A crowd of hundreds conducted a pōwhiri to mark the inaugural Kiingi Tūheitia Portraiture Award exhibition in Wellington.
The award aims to encourage and support the next generation of Māori artists to pursue their aspirations in the realm of mahi toi (art).
The competition attracted works by 128 Māori artists on this year's theme of tūpuna.
The collaboration between the Kiingitanga and the New Zealand Portrait Gallery started late last year, and has seen a range of unique art pieces including whakairo, sculpture, painting and photography submitted to the judging panel.
Artist Lisa Reihana, well-established and respected in Aotearoa and internationally, was one of the judges, along with Sir Derek Lardelli and Kura Te Waru Rewiri.
Reihana said the heartfelt effort behind each artwork was a great reminder of the values and matauranga that Māori carry.
"I think there's a lot of tenderness and care, and I think just that love that Māori as a people [have].
"It's nothing new, but its a great reminder of those things that we hold dearly ... to sort of pause and stop and think about those things that we really care about."
Artwork 'created a connection'
Bodie Friend from Waikato was announced the winner for his photograph depicting his tūpuna - his great-uncle Pat.
He said it was overwhelming to be named the inaugural winner and he was humbled to be able to share his taonga among dozens of others in the gallery.
"In terms of the art and the photography, for me it was personal because it had created a connection for me, not just to him [his tūpuna] but to my wider whānau, so that alone was cool.
"And then to be awarded or to be the inaugural winner is just overwhelming to be honest."
Of the initial entries, 49 were chosen to be a part of the final gallery exhibition.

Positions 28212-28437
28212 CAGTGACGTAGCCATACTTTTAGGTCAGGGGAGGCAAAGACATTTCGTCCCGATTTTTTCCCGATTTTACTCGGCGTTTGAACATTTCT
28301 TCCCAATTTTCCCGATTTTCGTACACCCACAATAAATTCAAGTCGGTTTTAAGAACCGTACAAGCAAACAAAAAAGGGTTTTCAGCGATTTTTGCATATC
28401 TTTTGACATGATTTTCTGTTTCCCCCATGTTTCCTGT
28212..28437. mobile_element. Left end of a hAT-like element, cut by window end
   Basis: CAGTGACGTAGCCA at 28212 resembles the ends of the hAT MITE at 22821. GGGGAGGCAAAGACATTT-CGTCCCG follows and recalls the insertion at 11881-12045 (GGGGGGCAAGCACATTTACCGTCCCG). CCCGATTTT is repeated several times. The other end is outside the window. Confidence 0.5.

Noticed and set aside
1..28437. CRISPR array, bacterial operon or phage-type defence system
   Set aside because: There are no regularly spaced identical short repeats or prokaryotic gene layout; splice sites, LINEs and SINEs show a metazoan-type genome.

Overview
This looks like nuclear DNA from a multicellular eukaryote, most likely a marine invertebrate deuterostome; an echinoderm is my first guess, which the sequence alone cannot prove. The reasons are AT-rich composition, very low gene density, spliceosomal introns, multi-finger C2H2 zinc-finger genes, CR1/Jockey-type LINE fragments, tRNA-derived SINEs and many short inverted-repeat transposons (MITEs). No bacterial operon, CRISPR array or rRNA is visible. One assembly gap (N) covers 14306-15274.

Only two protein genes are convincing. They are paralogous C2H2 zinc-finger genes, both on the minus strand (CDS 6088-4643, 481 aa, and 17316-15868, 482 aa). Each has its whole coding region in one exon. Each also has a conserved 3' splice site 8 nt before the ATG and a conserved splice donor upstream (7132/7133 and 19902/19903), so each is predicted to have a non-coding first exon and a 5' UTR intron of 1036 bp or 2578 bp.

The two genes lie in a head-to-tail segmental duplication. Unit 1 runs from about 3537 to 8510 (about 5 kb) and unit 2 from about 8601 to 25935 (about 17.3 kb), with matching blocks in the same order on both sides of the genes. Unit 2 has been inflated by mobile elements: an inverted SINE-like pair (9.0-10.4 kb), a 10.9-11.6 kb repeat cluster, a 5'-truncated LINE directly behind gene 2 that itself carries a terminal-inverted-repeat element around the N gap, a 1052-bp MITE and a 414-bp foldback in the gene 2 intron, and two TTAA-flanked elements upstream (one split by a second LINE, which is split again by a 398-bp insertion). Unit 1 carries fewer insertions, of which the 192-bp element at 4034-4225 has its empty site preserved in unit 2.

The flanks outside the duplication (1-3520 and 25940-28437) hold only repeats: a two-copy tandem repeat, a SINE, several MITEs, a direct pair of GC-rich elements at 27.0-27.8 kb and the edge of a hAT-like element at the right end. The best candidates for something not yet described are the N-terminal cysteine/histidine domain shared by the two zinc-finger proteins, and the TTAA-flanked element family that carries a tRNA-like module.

Acting gallery director Brian Wood said the partnership with the Kiingitanga had connected the two sides and together they had helped push the boundaries of portraiture art and toi Māori.
"We really wanted to align with the kaupapa of the Kiingitanga which is about emerging Māori artists and giving them a platform to showcase their talent and also to create works of their tūpuna which means they research their whakapapa.
"We've made some amazing friendships as well on this journey."
The distinct Te Ao Māori kaupapa of the award has meant that the theme of tūpuna has invited Māori narratives and artistry to be intertwined.
Māori King spokesperson Rāhui Papa said the award created a special opportunity for mokopuna to depict the whakapapa of their tūpuna and share their stories.
The award was aimed at helping to unite and enhance people's spirits following lockdown last year.
"Every one that was submitted has their own story," Papa said.
"They've had to carry the weight of their whānau, of their hapū and of their iwi in their time and its actually an awesome example for us as we move into a post-Covid situation or context that we can do anything because our tūpuna have already trod the path," he said.
Friend hoped other emerging artists would use their creativity for storytelling and continue to share them for the future generations to come.
"I want to see those stories, we need those stories.
"For every Māori that tells their story it becomes apart of a bigger network of Māori storytelling that just enriches what we're doing moving forward within society."
The Kiingi Tūheitia Portraiture Exhibition will tour Aotearoa for the next two years, before a fresh competition begins.